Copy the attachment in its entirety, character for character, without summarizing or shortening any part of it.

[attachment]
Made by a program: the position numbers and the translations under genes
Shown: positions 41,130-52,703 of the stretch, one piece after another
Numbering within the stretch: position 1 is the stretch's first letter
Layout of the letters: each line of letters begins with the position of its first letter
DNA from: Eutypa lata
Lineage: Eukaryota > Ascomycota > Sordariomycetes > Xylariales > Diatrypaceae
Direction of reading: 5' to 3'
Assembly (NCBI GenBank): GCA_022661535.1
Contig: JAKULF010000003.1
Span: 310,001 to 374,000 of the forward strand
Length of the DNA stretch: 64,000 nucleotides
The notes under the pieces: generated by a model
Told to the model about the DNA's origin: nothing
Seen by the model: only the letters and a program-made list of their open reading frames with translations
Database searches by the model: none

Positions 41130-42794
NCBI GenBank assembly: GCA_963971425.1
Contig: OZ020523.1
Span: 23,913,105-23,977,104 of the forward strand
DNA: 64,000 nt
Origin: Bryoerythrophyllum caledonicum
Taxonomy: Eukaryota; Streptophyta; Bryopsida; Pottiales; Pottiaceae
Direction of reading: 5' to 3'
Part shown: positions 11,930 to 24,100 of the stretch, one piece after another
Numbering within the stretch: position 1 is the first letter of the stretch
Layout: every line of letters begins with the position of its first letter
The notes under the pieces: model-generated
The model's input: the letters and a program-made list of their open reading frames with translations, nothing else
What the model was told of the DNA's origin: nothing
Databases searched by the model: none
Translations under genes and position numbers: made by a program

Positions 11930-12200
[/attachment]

Made by a program: the position numbers and the translations under genes
Shown: positions 41,130-52,703 of the stretch, one piece after another
Numbering within the stretch: position 1 is the stretch's first letter
Layout of the letters: each line of letters begins with the position of its first letter
DNA from: Eutypa lata
Lineage: Eukaryota > Ascomycota > Sordariomycetes > Xylariales > Diatrypaceae
Direction of reading: 5' to 3'
Assembly (NCBI GenBank): GCA_022661535.1
Contig: JAKULF010000003.1
Span: 310,001 to 374,000 of the forward strand
Length of the DNA stretch: 64,000 nucleotides
The notes under the pieces: generated by a model
Told to the model about the DNA's origin: nothing
Seen by the model: only the letters and a program-made list of their open reading frames with translations
Database searches by the model: none

Positions 41130-42794
NCBI GenBank assembly: GCA_963971425.1
Contig: OZ020523.1
Span: 23,913,105-23,977,104 of the forward strand
DNA: 64,000 nt
Origin: Bryoerythrophyllum caledonicum
Taxonomy: Eukaryota; Streptophyta; Bryopsida; Pottiales; Pottiaceae
Direction of reading: 5' to 3'
Part shown: positions 11,930 to 24,100 of the stretch, one piece after another
Numbering within the stretch: position 1 is the first letter of the stretch
Layout: every line of letters begins with the position of its first letter
The notes under the pieces: model-generated
The model's input: the letters and a program-made list of their open reading frames with translations, nothing else
What the model was told of the DNA's origin: nothing
Databases searched by the model: none
Translations under genes and position numbers: made by a program

Positions 11930-12200